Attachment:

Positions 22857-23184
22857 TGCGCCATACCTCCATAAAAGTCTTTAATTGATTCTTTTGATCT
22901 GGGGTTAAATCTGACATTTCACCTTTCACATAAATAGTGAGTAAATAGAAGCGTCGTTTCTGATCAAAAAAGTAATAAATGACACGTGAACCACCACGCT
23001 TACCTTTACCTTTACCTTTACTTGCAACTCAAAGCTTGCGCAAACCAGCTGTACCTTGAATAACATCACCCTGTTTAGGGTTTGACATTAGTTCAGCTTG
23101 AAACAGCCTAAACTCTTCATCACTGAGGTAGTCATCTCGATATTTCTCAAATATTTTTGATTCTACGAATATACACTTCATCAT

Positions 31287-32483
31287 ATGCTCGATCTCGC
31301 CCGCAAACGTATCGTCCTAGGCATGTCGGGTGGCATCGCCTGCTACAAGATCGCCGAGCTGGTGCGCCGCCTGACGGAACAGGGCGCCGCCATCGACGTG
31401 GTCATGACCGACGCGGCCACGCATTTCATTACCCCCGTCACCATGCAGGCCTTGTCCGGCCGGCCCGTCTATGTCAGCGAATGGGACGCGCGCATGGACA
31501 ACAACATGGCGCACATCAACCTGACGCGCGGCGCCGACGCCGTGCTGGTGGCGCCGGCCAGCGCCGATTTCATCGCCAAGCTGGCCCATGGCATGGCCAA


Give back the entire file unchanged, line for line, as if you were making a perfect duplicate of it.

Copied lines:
Positions 22857-23184
22857 TGCGCCATACCTCCATAAAAGTCTTTAATTGATTCTTTTGATCT
22901 GGGGTTAAATCTGACATTTCACCTTTCACATAAATAGTGAGTAAATAGAAGCGTCGTTTCTGATCAAAAAAGTAATAAATGACACGTGAACCACCACGCT
23001 TACCTTTACCTTTACCTTTACTTGCAACTCAAAGCTTGCGCAAACCAGCTGTACCTTGAATAACATCACCCTGTTTAGGGTTTGACATTAGTTCAGCTTG
23101 AAACAGCCTAAACTCTTCATCACTGAGGTAGTCATCTCGATATTTCTCAAATATTTTTGATTCTACGAATATACACTTCATCAT

Positions 31287-32483
31287 ATGCTCGATCTCGC
31301 CCGCAAACGTATCGTCCTAGGCATGTCGGGTGGCATCGCCTGCTACAAGATCGCCGAGCTGGTGCGCCGCCTGACGGAACAGGGCGCCGCCATCGACGTG
31401 GTCATGACCGACGCGGCCACGCATTTCATTACCCCCGTCACCATGCAGGCCTTGTCCGGCCGGCCCGTCTATGTCAGCGAATGGGACGCGCGCATGGACA
31501 ACAACATGGCGCACATCAACCTGACGCGCGGCGCCGACGCCGTGCTGGTGGCGCCGGCCAGCGCCGATTTCATCGCCAAGCTGGCCCATGGCATGGCCAA